The process of creating a unique company name or at least one legally available for use in commerce is laborious, yet another reason it may not attract a wide audience or a loyal following. The dual objectives of creativity and legal compliance may be hard to satisfy. It may help weary founders to consider the immense cost of rebranding or a trademark infringement lawsuit when spending anywhere from several hundred to several thousand dollars (or more) with marketing and legal professionals. Ask around about the cost to rebrand an existing business or to defend a trademark infringement claim. Those who do their homework may end up subscribing to the timeless phrase that an ounce of prevention is worth a pound of cure.
Searching and clearing a corporate name is a process. There is a common misconception—even among business lawyers—that availability of a name within a given secretary of state’s office, such as the Kansas Secretary of State’s Office or Missouri Secretary of State’s Office, is an invitation to proceed with the use of the name or the filing of articles under the name. The mere fact of incorporating, organizing, or qualifying to do business in a given state does not preclude the possibility of a successful challenge by another company using the same (or similar) name or a federal trademark or service mark registrant with priority of use. Business law and trademark law are indeed separate legal fields, and many attorneys who perform services in one do not perform services in the other. CPAs who may advise on the tax implications of a business formation might be even further removed from the distinction between the capability of making a state business filing and the right to operate under the name as filed.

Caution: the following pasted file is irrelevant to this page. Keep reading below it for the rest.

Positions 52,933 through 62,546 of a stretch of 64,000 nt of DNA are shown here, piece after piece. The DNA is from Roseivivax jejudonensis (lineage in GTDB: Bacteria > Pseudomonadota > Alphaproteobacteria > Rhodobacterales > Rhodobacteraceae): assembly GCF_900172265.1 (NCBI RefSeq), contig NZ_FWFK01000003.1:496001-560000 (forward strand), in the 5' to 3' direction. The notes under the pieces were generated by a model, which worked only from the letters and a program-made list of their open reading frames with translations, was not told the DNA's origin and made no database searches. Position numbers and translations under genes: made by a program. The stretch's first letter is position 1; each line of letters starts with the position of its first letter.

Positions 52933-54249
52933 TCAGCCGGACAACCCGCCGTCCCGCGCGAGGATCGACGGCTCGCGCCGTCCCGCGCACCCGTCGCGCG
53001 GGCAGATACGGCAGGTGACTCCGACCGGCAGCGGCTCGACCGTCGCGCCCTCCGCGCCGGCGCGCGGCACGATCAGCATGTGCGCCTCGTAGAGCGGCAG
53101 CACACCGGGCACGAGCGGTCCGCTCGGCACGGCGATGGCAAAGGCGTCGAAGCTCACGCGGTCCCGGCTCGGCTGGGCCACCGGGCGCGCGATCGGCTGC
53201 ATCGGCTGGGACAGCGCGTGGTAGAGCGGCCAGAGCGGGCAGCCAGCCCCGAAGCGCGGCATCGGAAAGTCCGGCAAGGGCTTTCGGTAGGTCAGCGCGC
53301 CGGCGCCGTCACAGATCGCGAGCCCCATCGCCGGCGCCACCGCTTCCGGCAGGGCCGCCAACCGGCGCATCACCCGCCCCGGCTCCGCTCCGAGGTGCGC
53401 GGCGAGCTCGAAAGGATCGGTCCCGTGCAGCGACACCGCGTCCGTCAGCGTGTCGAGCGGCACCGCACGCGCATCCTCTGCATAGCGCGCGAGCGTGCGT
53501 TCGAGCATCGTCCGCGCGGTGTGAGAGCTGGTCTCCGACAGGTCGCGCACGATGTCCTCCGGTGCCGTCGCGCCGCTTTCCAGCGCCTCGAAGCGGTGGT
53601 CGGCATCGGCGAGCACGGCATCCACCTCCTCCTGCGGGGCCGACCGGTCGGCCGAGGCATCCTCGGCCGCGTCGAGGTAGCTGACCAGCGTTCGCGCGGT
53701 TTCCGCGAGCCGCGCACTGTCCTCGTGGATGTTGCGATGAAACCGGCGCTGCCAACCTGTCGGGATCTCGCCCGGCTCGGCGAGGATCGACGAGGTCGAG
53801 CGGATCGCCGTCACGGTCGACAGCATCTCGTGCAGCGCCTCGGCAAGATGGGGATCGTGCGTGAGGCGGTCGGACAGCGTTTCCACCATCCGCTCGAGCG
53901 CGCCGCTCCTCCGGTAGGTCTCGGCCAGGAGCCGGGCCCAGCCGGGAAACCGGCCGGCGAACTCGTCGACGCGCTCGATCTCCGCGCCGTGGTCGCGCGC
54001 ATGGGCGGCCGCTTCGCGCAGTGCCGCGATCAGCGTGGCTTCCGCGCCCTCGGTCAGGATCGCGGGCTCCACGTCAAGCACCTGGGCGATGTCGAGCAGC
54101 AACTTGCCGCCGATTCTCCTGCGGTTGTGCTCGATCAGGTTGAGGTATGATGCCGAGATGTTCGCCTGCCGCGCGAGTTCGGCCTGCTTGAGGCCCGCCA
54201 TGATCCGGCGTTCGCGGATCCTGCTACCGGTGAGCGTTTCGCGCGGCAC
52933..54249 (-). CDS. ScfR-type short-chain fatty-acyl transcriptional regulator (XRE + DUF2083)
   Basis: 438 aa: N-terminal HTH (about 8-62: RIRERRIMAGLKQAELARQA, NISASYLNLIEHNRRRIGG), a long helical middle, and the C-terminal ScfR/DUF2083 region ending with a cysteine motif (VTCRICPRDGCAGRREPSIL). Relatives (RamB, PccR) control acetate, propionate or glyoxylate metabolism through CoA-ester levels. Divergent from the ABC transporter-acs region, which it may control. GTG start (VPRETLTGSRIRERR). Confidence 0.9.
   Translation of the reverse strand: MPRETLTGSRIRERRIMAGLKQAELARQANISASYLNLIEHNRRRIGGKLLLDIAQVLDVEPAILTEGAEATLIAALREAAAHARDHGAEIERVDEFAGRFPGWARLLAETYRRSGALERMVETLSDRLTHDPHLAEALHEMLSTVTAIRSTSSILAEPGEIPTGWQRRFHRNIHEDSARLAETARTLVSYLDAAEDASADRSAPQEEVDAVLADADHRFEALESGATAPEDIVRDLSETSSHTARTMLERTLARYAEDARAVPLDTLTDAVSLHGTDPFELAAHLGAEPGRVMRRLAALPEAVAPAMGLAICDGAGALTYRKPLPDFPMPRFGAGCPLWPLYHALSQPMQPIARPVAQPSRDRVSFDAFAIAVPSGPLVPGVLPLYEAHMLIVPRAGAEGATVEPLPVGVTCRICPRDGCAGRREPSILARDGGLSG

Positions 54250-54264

Let’s break this technical name availability concept down using an admittedly imperfect analogy. Think of the ability to file for a new business with a given secretary of state’s office, under a name deemed to be available, like the ability to drive your car at the speed it will allow. Many cars today will go well over 100 miles per hour. There is not a place in the United States that legally permits such a speed by an ordinary civilian. Like one is permitted to make a business organization or incorporation filing under an “available” name, one is permitted to drive his car at its maximum speed. Neither act may be legal. Both acts may have serious financial and/or other consequences.
Given the quantity of businesses and brands already in existence, the dual objectives of creativity and legal compliance as well as widespread visibility even for small enterprises (as discussed above), coming up with a good company name is very difficult; nonetheless, it is still just the first step. It should be followed by a thorough trademark search, trademark clearance, and then one or more trademark applications. The type of trademark application(s) (e.g., Section 1(a), Section 1(b), single or multiple-class, state-based, etc.) is dependent upon factors such as when the business will start operating, the breadth of the business’ operations, and where the business will operate.
Here at Kincaid Business & Entrepreneurial Law, LLC ®, we have substantial experience working on trademark and service mark matters, including developing, clearing, registering, and maintaining business name or trade name rights. Please contact us at 913-735-7707 or conveniently schedule with us online if we might be of assistance to you or your team. You may also wish to read about the potential benefits to filing a federal trademark application on our website.
Matthew T. Kincaid